KompareIt > Home & Garden > HVAC > Mini-Split Ductless AC

Get Rid of That Ugly Window AC: Install a Mini-Split Ductless AC System


Window air conditioners are ugly, but installing or expanding a central air system is expensive. Mini-split ductless AC systems offer a compromise.

Mini Split over a Slider Glass Door

The name is kind of a mouthful, so what are these systems exactly? In short, they combine the best features of window ACs (less expensive; can be used to cool just one room) with the best features of central air systems (more powerful cooling; less noticeable than window units). They’re more energy efficient than either one.

Mini-split systems are ideal for homes that cannot have central air because they have ductless heating systems such as radiant panels. They’re commonly used for additions or multi-family housing. They offer the flexibility to air condition only the rooms you choose without having to resort to large and clunky window units. However, they’re generally not a whole-house solution for homes with existing ductwork.

How Do Mini-Split Ductless Systems Work?

Like central air systems, mini splits have both an indoor and outdoor component. There’s an outdoor compressor and an indoor air-handling unit. If several rooms need to be cooled, the outdoor compressor can be attached to multiple handling units.

The indoor handling unit(s) can be hung on a wall, mounted flush into a drop ceiling or suspended from a ceiling. The look is more attractive than a window AC because the units are sleeker and more high-tech in appearance. The units don’t block the window, of course, and they can be installed in less conspicuous areas of the room.

With mini splits, each room or zone has its own thermostat, which allows only the rooms that are being used to be cooled. If you add on a sunroom that needs to be cooled only on occasion, for example, a mini-split allows for that control.

Central Air Installation

Pros and Cons of Mini-Split AC Systems

As with any product, mini-split AC systems have their pros and cons. We’ve covered some of the pros, but here’s some additional information:

Ceiling Mounted Ductless AC System
  • Energy savings - According the U.S. Environmental Protection Agency, mini-split systems avoid the energy losses associated with ductwork in central air systems. Duct losses can account for more than 30 percent of energy consumption in central air systems. Mini splits are also more efficient than window units.
  • Great for additions - Extending the duct work in an addition is not always feasible. Sometimes the existing system won’t support cooling the additional space. Mini splits provide an alternative for cooling the new room or rooms.
  • Easy to install - Mini split systems are easier to install than most other types of space air conditioners.

And now for the disadvantages:

  • Cost - Mini splits are expensive. Most cost $1,500 to $2,000 per ton (12,000 BTUs per hour) of cooling capacity, according to the EPA. That’s about 30 percent more than central air systems, not including ductwork, and about twice as much as window units that offer a similar capacity.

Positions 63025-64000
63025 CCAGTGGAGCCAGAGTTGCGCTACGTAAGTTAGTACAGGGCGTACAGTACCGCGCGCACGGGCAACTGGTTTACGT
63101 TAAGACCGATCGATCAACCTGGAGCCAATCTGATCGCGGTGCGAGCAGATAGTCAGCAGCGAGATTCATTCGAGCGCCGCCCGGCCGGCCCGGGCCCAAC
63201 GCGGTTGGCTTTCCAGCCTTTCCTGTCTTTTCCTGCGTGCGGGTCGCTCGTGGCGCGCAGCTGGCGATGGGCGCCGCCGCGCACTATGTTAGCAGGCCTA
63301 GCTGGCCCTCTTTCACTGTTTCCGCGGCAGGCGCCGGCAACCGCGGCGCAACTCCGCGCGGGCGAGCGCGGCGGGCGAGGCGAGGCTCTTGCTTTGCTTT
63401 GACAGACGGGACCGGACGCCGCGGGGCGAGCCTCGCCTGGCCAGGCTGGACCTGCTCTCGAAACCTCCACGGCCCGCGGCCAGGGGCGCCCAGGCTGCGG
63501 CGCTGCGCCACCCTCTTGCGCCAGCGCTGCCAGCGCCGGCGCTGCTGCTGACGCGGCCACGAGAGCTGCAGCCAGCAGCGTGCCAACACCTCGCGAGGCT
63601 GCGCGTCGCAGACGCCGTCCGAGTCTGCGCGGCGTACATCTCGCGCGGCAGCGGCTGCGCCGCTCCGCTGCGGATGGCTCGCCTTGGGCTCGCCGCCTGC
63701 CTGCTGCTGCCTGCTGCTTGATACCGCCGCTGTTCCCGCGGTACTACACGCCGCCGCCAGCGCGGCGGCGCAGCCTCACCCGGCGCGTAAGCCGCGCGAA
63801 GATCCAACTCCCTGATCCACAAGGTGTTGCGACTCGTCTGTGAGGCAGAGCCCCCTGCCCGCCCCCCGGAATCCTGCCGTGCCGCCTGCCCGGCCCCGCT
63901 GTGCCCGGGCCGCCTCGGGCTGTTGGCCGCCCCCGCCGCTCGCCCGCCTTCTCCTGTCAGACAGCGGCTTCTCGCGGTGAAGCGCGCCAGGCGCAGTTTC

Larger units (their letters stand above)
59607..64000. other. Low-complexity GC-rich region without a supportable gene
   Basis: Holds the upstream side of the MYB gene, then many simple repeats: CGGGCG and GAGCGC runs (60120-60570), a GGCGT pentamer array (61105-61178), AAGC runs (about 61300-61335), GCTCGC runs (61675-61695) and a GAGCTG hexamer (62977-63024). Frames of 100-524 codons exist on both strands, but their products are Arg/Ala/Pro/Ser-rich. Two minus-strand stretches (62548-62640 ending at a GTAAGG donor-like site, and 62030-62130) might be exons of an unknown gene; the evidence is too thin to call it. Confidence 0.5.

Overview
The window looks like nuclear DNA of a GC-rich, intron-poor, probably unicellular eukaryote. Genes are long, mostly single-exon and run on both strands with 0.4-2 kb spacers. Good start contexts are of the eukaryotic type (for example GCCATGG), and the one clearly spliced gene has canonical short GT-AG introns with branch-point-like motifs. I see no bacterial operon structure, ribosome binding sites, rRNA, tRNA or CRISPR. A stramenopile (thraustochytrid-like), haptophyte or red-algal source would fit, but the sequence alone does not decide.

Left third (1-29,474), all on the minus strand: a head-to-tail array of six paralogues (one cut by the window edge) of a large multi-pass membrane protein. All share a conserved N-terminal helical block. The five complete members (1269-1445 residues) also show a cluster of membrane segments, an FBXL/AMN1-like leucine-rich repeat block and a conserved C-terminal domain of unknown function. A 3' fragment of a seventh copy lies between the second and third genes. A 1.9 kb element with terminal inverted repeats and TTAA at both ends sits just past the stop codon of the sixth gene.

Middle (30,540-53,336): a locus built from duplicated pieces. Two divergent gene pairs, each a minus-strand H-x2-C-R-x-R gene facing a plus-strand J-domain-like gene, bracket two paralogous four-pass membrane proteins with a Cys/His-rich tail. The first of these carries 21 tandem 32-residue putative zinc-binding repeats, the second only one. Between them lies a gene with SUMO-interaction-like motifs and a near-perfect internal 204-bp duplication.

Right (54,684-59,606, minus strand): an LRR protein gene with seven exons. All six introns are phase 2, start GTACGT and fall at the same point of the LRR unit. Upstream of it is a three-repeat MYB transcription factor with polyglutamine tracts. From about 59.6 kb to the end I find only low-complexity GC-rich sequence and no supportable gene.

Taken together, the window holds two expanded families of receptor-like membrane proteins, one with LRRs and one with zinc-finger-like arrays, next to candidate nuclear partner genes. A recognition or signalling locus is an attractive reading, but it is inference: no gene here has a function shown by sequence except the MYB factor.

• Look - As we’ve mentioned, mini splits are sleeker and more attractive than window units. But some people don’t want any kind of unit mounted on the wall or ceiling. They prefer the look of central air systems.
  • Quality of installers - Because mini splits are far less common than central air, you might have a hard time finding a quality installer in your area.

Find Local Ductless AC System Companies Who Will Compete for Your Business

 

Need a Ductless AC System Pro Near You?

Answer a few short questions & get free cost estimates for your project from trusted companies in your area. Or call us at: 866-685-9586.

Get Cost Estimates >>

Search Our Site

All HVAC Articles

Serving USA Including:

  • Birmingham, Alabama
  • Anchorage, Alaska
  • Phoenix, Arizona
  • Little Rock, Arkansas
  • San Francisco, California
  • Oakland, California
  • Los Angeles, California
  • Fremont, California
  • Boulder, Colorado
  • Bridgeport, Connecticut
  • Stamford, Connecticut
  • Norwalk, Connecticut
  • Dover, Delaware
  • Naples, Florida
  • Marco Island, Florida
  • Savannah, Georgia
  • Honolulu, Hawaii
  • Boise City, Idaho
  • Chicago, Illinois
  • Joilet, Illinois
  • Naperville, Illinois
  • Indianapolis, Indiana
  • Carmel, Indiana
  • Des Moines, Iowa
  • Manhatten, Kansas
  • Louisvile, Kentucky
  • Jefferson County, Kentucky
  • New Orleans, Louisiana
  • Metairie, Louisiana
  • Kenner, Louisiana
  • Portland, Maine
  • Biddeford, Maine
  • Baltimore, Maryland
  • Towson, Maryland
  • Boston, Massachusetts
  • Cambridge, Massachusetts
  • Quincy, Massachusetts
  • Ann Arbor, Michigan
  • Minneapolis, Minnesota
  • St. Paul, Minnesota
  • Bloomington, Minnesota
  • Gulfport, Mississippi
  • Biloxi, Mississippi
  • St. Louis, Missouri
  • Billings, Montana
  • Omaha, Nebraska
  • Council Bluffs, Nebraska
  • Reno, Nevada
  • Sparks, Nevada
  • Manchester, New Hampshire
  • Nashua, New Hampshire
  • Trenton, New Jersey
  • Ewing, New Jersey
  • Santa Fe, New Mexico
  • New York, New York
  • Long Island, New York
  • Jacksonville, North Carolina
  • Fargo, North Dakota
  • Cleveland, Ohio
  • Elyria, Ohio
  • Mentor, Ohio
  • Tulsa, Oklahoma
  • Portland, Oregon
  • Vancouver, Oregon
  • Hillsboro, Oregon
  • Philadelphia, Pennsylvania
  • Camden, Pennsylvania
  • Wilmington, Pennsylvania
  • Providence, Rhode Island
  • New Bedford, Rhode Island
  • Fall Rivers, Rhode Island
  • Columbia, South Carolina
  • Sioux Falls, South Dakota
  • Nashville, Tennessee
  • Davidson, Tennessee
  • Murfreesboro, Tennessee
  • Franklin, Tennessee
  • Midland, Texas
  • Salt Lake City, Utah
  • Burlington, Vermont
  • Charlottesville, Virginia
  • Seattle, Washington
  • Tacoma, Washington
  • Bellevue, Washington
  • Charleston, West Virginia
  • Madison, Wisconsin
  • Casper, Wyoming